With Are You Being Served? having heralded the beginning of the BBC’s string of classic sitcom revamps at 9pm, Porridge was up next, starring Kevin Bishop as Fletcher – the grandson of Ronnie Barker’s Norman Stanley – who has been imprisoned for cyber crimes.
On paper, Porridge sounded promising. Unlike Are You Being Served?, it was coming from the pens of its original writers and creators, Dick Clement and Ian La Frenais, and the lead role of Fletch had been put in the capable hands of comedian Kevin Bishop. One can only imagine the pressure that Bishop felt; as recently as last year, Porridge was voted the fifth best-loved British sitcom by the public, proving that our affection for not only the series but the character of Norman Stanley Fletcher, too, was as strong as ever. So, even if he wasn’t playing the same role as Ronnie Barker, as the protagonist in Porridge Bishop had huge shoes to fill and high expectations to meet. I doubt anyone truly expected it to surpass or even meet the standards of the original series, but I found this episode to be poor even on its own merits.
Where was the originality? Where was the charm that made the series so popular in the 70s, and continually so to this day? It all just seemed to be badly pitched and not thought-through well enough at all. One got the impression on watching it that Clement and La Frenais focused too much on rehashing old jokes – from the ‘I won’t let you catch me’ conversation with Mackay/Meekie to the cheeky ‘two fingers’ to the prison officers, via a pineapple chunks motif – that they omitted anything genuinely funny from their script.
Another focus of the writers’ that seemed to have been given undue time and attention was the impression upon the audience that this episode of Porridge is set in the 21st century – unlike the old episodes of Porridge, which were made and set in the 70s. For example, while Barker’s Fletch was banged-up for attempting to steal a lorry, Bishop’s incarnation has committed a string of cyber crimes – because it’s the 21st century, so obviously his imprisonment’s something to do with computers. Then, within the first few post-titles scenes, there are references to gluten-free food, Sepp Blatter and Wikipedia, because those things weren’t around in the 70s but they are now, in 2016, and of course everyone’s dropping them into casual conversation. There was even a young character calling Fletch ‘bro’ – because that’s what all the youth say nowadays, you see, and Clement and La Frenais are so ‘down’ with that. Oh, and they then have a character tell Fletch that he ‘smoked some lethal crow last night’ and ‘was well-blunted’ – you know, just in case you were in any doubt as to whether this was still set in the 70s. ‘Bro’.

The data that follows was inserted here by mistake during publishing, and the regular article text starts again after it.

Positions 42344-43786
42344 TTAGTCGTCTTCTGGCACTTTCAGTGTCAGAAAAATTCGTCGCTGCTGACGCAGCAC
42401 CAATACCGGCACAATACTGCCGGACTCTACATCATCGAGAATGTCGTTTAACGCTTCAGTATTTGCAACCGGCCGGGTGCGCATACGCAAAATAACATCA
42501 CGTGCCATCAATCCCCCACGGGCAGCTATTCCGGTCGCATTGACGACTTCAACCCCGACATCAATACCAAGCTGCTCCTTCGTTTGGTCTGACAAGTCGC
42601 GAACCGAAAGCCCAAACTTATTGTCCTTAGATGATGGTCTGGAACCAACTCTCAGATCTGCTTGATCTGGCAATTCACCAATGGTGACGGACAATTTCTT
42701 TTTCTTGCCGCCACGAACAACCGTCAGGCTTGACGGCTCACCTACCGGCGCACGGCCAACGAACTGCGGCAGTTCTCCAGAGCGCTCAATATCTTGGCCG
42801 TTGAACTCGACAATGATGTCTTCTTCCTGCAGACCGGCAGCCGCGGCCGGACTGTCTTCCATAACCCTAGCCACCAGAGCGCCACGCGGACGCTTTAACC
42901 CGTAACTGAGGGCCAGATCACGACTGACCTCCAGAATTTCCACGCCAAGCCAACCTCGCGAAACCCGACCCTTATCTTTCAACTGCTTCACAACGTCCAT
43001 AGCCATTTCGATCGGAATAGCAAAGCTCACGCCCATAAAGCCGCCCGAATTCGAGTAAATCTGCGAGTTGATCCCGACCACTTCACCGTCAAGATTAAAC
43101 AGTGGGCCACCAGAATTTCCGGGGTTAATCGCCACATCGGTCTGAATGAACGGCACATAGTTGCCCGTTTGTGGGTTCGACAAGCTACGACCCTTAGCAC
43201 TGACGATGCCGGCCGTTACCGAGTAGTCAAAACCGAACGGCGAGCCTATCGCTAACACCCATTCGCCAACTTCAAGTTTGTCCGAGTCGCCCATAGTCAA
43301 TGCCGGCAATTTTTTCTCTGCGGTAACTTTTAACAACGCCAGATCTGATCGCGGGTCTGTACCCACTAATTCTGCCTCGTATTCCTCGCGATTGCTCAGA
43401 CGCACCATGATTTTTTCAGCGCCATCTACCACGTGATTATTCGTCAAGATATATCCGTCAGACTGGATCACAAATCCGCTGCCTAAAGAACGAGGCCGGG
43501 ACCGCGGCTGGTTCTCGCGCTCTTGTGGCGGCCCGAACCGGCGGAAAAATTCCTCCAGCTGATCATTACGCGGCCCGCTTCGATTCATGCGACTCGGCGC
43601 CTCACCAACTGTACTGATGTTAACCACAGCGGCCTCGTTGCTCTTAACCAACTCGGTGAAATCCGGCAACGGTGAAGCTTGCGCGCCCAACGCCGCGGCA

Calling this show Porridge was always going to be an albatross around its neck, and so it’s transpired to be. Kevin Bishop may have put in a commendable performance as Fletcher 3.0, but when working with a below-par script that I could scarcely believe was the work of Dick Clement and Ian La Frenais themselves, even he wasn’t enough to save it. Then again, I had a similar reaction to the pilot of Still Open All Hours, yet that was commissioned for a full series and has since gone from strength to strength, so perhaps Porridge will follow suit. However, I expect the quality of the scripts would have to improve somewhat, as this seemed to be nothing more than a pale imitation of the original.
All images thanks to Scott Kershaw and ©BBC
Porridge is available on BBC iPlayer until 27th September 2016.
The Landmark Sitcom Season continues throughout August and September across the BBC. Full details can be found on the British Comedy Guide.
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